Scotland's struggle for energy independence and a competitive advantage in clean energy should inspire "can do" Albertans to do the same.
The history of Scottish nationalism is intertwined with their transition from fossil fuels to clean energy systems and contains important lessons for Canada, and Alberta in particular. In the 1970s, when offshore oil was discovered, the majority of the largest oil fields in the UK’s North Sea were in the waters off the northeast of Scotland. In the 1970s, "It's Scotland's oil" was the political slogan that drove the Scottish National Party (SNP) to prominence. The SNP was born from a type of energy nationalism very familiar to Albertans.
The SNP’s struggles over energy resources parallel Alberta’s later struggles against Ottawa’s National Energy Program in the early 80s. Following success at the polls in the 1974 General Election, the SNP argued that the discovery of North Sea oil off the coast of Scotland, and the revenues that it created, would not benefit Scotland while they remained part of the United Kingdom. Energy economics and Scottish nationalism both demanded greater independence from London.
After taking leadership of the SNP in 1990, Alex Salmond built political capital by championing Scottish energy independence and self-determination. By 2008, Salmond recognised the economic implications of dwindling North Sea oil reserves and the end of the fossil fuel age. The SNP pivoted to renewable energy. Both Salmond and present leader Nicola Sturgeon have pursued independence and economic dynamism through a transition to 100 per cent clean energy. This ambitious target and associated policies are designed to drive the re-industrialisation of the economy and to build world-leading expertise in renewable energy. The Scottish experience contains important lessons for the government of Alberta, which has also just announced a $10.5 billion plan to get 30 per cent of its own power from renewable sources by 2030.
1. Seize the opportunity to lead the world in innovation.
It is no accident that Scotland is a global leader in tidal energy. A systematic focus started with demonstration projects in the Pentland Firth and the Sound of Islay on the west coast, and today Scotland is exporting tidal technology and know-how around the world. Not content with progress to date, Scotland’s government continues to push for leadership in the marine energy sector by funding five demonstration wave and tidal power projects. Scotland’s success with tidal power should inspire Alberta to do the same with its abundant geothermal, wind and solar resources.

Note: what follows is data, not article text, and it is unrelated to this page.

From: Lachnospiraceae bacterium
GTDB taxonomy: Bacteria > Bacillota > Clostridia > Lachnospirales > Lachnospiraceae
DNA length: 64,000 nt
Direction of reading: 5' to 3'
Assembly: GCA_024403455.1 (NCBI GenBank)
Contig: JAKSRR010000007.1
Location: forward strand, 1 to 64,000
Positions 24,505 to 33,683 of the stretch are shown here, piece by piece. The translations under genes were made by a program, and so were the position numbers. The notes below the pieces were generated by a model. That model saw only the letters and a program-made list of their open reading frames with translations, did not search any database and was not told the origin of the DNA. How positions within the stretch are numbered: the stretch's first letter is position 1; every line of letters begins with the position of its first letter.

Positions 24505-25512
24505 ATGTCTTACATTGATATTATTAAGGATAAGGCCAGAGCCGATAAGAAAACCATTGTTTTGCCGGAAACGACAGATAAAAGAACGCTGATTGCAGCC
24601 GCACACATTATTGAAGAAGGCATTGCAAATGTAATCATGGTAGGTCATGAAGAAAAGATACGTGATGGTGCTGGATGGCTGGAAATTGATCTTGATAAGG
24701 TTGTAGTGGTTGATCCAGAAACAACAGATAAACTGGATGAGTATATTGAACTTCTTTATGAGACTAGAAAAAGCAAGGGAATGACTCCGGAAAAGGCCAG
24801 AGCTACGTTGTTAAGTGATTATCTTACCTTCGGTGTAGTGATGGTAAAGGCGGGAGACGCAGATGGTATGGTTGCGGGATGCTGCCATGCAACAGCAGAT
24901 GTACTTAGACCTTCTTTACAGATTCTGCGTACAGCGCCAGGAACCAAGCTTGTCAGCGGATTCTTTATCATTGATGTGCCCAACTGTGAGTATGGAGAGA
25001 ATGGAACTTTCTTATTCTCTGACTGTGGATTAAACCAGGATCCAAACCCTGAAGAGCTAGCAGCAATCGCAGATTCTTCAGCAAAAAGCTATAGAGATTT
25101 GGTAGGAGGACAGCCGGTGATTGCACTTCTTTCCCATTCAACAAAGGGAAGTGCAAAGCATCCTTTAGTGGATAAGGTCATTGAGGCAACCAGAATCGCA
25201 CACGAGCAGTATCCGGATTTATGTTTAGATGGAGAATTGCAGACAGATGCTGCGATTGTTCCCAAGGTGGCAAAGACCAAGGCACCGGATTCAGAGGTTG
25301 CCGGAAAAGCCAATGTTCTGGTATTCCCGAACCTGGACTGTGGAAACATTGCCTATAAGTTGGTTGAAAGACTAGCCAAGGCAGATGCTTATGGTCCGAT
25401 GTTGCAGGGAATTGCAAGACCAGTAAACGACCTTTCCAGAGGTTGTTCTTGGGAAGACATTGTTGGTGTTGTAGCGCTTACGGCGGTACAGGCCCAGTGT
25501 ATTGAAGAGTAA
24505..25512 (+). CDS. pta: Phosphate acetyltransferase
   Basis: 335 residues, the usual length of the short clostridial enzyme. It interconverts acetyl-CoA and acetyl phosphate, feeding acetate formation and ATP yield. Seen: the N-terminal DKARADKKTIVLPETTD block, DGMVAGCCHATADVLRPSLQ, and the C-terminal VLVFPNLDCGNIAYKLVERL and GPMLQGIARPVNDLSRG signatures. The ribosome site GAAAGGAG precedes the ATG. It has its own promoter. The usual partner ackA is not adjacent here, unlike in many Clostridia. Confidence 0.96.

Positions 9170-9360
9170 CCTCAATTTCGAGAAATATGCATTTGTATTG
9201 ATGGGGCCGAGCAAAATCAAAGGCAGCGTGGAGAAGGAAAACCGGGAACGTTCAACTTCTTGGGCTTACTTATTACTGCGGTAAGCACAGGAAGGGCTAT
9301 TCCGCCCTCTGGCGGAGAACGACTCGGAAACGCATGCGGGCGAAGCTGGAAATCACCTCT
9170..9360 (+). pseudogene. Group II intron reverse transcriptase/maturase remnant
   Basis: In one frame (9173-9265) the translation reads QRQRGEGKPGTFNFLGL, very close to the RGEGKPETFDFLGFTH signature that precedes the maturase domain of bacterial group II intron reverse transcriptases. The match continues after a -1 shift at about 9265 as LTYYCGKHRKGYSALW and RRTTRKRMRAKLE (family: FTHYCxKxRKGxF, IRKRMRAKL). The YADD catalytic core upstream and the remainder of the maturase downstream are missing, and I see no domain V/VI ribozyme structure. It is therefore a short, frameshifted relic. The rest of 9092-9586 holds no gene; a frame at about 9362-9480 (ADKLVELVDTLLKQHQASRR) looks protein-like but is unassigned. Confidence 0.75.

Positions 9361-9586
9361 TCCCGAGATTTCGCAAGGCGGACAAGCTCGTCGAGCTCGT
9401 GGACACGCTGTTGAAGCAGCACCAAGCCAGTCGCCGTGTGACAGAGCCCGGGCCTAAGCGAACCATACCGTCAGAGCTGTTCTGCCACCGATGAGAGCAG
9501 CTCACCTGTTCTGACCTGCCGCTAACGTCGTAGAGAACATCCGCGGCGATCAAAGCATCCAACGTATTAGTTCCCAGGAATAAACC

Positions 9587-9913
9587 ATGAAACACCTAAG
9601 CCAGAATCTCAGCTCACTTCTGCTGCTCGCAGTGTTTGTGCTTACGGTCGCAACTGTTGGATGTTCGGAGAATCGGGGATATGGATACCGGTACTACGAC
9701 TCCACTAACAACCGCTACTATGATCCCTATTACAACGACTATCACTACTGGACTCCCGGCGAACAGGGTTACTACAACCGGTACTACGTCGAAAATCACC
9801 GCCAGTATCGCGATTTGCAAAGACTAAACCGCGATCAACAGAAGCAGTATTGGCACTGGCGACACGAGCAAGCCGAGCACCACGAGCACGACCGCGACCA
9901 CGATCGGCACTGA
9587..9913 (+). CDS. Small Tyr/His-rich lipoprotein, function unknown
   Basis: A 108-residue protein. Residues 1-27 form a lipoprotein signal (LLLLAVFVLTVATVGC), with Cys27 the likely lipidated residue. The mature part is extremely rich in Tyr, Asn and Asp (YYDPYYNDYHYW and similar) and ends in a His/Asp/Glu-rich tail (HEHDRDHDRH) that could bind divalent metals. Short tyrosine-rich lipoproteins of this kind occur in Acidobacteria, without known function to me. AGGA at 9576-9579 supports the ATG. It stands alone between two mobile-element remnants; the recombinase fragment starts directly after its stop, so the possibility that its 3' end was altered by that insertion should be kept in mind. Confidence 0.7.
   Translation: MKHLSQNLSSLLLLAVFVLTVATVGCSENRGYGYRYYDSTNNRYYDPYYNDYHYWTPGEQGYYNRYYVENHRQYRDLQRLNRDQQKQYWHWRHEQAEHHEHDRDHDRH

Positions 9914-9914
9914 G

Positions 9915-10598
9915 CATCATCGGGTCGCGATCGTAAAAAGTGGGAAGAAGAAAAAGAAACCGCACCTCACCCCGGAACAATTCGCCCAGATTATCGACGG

Scotland had the foresight to build on its natural endowment of readily available ocean energy. Alberta is similarly endowed with wind, solar, and geothermal energy, and already possesses world-class expertise in geosciences and drilling required to build a thriving geothermal sector. With Scotland reaping the local employment benefits of deploying clean energy solutions at scale, Alberta could do the same.
2. Use clean energy to drive job creation and prosperity
In challenging economic times, Scottish energy policymakers recognized that the shift to 100% clean energy systems would provide a route to high quality employment, export growth, and economic prosperity. The government's 2013 electricity generation strategy aimed for a bold goal of ramping up of clean power exports to 14.1 Gigawatts by 2030, and this ambitions continues to guide the industry. The Government describes it as “both a statement of intent and a rallying call, embodying our firm belief that Scotland can and must exploit its huge renewables potential to the fullest possible extent.” Alberta could have similarly ambitious targets.
The nature of distributed clean energy systems means that an Albertan clean energy build out would have knock-on job creation effects across the country. Long term high-quality jobs building and then servicing both small and utility-scale clean energy installations would go a long way to addressing current drags on the provincial economy tied to a volatile oil price. Alberta should act on the opportunity to scale up clean energy jobs and learn from Scotland’s success in planning for a prosperous transition away from oil revenues.
3. Inspire people with the future of energy
Innovation, technological transformation, and energy abundance are inspiring themes. Increasing domestic prosperity and driving the world towards clean energy are powerful motivators for young people. The shift to clean energy systems can inspire workers, students, and researchers to support industrial-scale innovation while improving community health and environmental outcomes.
Scotland’s energy policy has succeeded because the transition to clean energy is attractive on so many fronts. Scotland has reduced air pollution, improved community health, enhanced its energy security and is much less vulnerable to income volatility as energy export receipts shift away from oil. In addition, the Scots have improved energy access in off-grid communities and boosted biodiversity and freshwater conservation. Clean energy projects generally have smaller footprints and lower long-term impacts than hydrocarbon extraction, development, and transport.
Rachel Notley and her colleagues at the Alberta Legislature can learn from Scotland’s experience. Energy independence and the transition to 100% renewable energy is a politically empowering experience.
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